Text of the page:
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Forum urges return to Mother Nature’s origins

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WHOLESOME TALK — Envirosense owner Dean Goette addresses the crowd gathered at the South Central Sustainable Farming Association meeting held March 17 in Clarks Grove. (Star Eagle photo by Rachel Rietsema)


By RACHEL RIETSEMA

Staff Writer

They may not all sport Pioneer hats and overalls, but the South Central Sustainable Farming Association members still have one particular farming goal in mind: to wave back in an older, more wholesome food chapter.

“I don’t want to criticize, or be a martyr or crusader,” said Dean Goette, keynote speaker at the chapter’s March 17 meeting. “Mother nature is infallible. If we work with her, it’s amazing what happens.”

An advocate of three major soil companies, this Envirosense owner knows the pitfalls of processed food backwards and forwards. But, in order to spur change, big doses of teamwork and ingenuity must occur.

“We are what we eat,” Goette said. “Our cows and sows are no different.”

Fellow keynote speaker Jim Stiles, owner of Austin’s Superfresh, is just as enthusiastic about returning to Mother Nature’s origins.

“I love these great local things we get from suppliers,” Stiles said. “It would be awesome if I had somebody I could buy grapes from. Even pears and plums would be great.”

His business partner and wife Merlene added, “We try to find produce items that are unique. The Missouri peaches we have are good and nutritious for people.”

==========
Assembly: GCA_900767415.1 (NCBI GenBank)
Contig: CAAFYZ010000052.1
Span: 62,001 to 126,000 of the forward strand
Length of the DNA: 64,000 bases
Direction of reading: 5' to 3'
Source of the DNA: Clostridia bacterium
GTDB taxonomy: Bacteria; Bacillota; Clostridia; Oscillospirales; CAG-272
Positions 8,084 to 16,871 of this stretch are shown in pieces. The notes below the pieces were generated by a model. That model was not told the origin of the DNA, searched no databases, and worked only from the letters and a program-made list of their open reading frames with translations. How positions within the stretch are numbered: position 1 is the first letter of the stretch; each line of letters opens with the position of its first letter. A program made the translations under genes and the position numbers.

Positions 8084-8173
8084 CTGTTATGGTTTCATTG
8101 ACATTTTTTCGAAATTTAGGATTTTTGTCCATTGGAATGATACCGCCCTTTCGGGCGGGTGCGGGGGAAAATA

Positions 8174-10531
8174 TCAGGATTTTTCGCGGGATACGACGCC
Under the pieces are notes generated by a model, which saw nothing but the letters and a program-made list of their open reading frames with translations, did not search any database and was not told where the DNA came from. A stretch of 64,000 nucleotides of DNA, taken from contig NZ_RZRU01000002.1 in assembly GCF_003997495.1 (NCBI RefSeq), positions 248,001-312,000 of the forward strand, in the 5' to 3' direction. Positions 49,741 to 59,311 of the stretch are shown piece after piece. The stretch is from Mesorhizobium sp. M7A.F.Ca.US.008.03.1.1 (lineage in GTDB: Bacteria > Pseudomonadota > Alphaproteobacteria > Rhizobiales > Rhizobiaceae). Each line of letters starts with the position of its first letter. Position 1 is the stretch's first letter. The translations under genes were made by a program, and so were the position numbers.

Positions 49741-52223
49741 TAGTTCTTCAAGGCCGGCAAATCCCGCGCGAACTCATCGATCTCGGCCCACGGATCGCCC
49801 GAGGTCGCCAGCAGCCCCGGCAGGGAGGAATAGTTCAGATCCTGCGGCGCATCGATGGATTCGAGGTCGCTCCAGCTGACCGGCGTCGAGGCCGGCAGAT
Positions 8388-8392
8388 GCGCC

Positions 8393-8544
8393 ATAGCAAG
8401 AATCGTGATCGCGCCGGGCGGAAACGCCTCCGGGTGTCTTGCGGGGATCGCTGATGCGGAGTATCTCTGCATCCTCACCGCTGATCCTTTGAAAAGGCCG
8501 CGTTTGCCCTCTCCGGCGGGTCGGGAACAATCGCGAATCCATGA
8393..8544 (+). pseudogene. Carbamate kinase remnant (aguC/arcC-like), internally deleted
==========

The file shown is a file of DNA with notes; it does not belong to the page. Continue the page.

Stiles and Goette couldn’t be more on the same page. Even the silent audience members frequently nodded their heads in agreement.

“The sustainable farmers need to be with people that are excellent with retail,” Merlene said. “If we can form a partnership and provide a wonderful product for people, that’s a win win situation.”

Optimistic for the future, Goette yearns to once again redefine the word sustainable for the food market as a whole.

“We as a nation are sustainable when we follow regenerative actions and practices,” Goette said. “I’m not a chemist and I don’t understand all the biology, but if we come together on this, we can make a bigger footprint.”

While genuinely saddened by society’s eating habits, he also desperately wants to restore the Earth’s soil back to what God intended. And that’s what he strives for every day.

“We have done so many negatives to get this thing out of whack,” Goette said. “We have demineralized and depleted our soil values. We must get back into the game and restore Mother Nature.”

Even the littlest of efforts made by many can impact the planet. Stiles can attest to that fact, as he has seen the effects of Superfresh’s high efficient light bulbs and recycling of plastic bags and cardboard.

“After getting to know chapter leader Jim Tjepkema and coming to these meetings, things started really gelling for us,” Jim said. “We also have organic pork and beef from local farmers at our store.”

Yet, in spite of the improvements made produce and appearance wise, this jolly grocer still dreams of decades past.

“Back in the '80s and '90s, we sold 100 cases of bananas a week,” Jim said. “Now we sell about eight. I also remember saying, ‘Go get eight pallets of 50 pound potatoes.’ We sold those in a month. I haven’t sold a 50 pound potato in years.”

Those realities may be of yesteryear, but who’s to label that aspiration impossible?

“We can all work together on this,” Jim said. “Nobody is an island. The opportunities are endless.”

Final keynote speaker Linda Mesche, founder of Rural Advantage also thrives off the power of possibilities. Actually, Mesche continues to fine-tune her multiple plans to restore water quality.

“We can do this creatively,” said Meschke. “Rural Advantage has many initiatives, the third crop initiative, Madelia Model, EcoPayPack and the Farm2Cafeteria Network.”

The logistics of this Fairmont operation may be a bit complicated, but what matters most is that a difference is being made.

“Our mission is to promote the connections between agriculture, the environment and rural communities in order to improve ecological health, economic viability and rural vitality.”

Goette concluded, “This is such a big deal and it’s much bigger than me.”

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